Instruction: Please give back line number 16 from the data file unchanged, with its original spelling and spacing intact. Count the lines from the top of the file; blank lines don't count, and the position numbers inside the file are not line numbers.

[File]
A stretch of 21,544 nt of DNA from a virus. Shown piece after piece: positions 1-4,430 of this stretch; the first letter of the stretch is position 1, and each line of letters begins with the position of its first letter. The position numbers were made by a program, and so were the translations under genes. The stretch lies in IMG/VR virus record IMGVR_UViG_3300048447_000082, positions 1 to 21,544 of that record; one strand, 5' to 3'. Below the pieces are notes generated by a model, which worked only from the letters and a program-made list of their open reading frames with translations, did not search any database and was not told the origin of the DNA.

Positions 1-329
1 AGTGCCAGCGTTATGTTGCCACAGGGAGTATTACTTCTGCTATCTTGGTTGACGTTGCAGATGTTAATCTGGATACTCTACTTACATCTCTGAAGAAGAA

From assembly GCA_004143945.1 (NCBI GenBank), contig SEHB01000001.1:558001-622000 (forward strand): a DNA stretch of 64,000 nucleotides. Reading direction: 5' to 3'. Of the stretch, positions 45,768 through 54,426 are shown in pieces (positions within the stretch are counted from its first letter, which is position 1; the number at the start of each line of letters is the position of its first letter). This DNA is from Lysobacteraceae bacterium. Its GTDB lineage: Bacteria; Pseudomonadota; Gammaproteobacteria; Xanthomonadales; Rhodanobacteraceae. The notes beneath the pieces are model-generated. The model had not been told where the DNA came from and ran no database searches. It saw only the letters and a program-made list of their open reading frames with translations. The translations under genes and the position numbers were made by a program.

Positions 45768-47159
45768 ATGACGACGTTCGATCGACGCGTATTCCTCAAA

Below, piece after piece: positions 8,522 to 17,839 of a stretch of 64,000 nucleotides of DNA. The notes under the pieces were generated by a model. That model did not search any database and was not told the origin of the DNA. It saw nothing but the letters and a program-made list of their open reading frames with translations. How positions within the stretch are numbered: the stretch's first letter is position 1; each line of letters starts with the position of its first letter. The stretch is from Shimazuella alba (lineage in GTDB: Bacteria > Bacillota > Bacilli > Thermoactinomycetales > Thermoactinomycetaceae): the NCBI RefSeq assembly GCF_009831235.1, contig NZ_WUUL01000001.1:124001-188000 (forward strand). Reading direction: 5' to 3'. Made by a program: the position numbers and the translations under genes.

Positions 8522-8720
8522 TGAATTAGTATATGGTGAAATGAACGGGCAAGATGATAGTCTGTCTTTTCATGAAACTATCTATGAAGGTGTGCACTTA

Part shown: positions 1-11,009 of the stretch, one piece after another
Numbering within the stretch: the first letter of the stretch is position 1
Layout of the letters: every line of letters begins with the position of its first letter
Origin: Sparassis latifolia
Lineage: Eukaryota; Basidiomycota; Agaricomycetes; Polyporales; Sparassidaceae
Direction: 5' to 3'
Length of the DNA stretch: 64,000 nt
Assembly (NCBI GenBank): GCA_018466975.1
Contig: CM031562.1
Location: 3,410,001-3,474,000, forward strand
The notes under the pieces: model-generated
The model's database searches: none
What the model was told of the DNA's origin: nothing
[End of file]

Length of the DNA stretch: 64,000 nt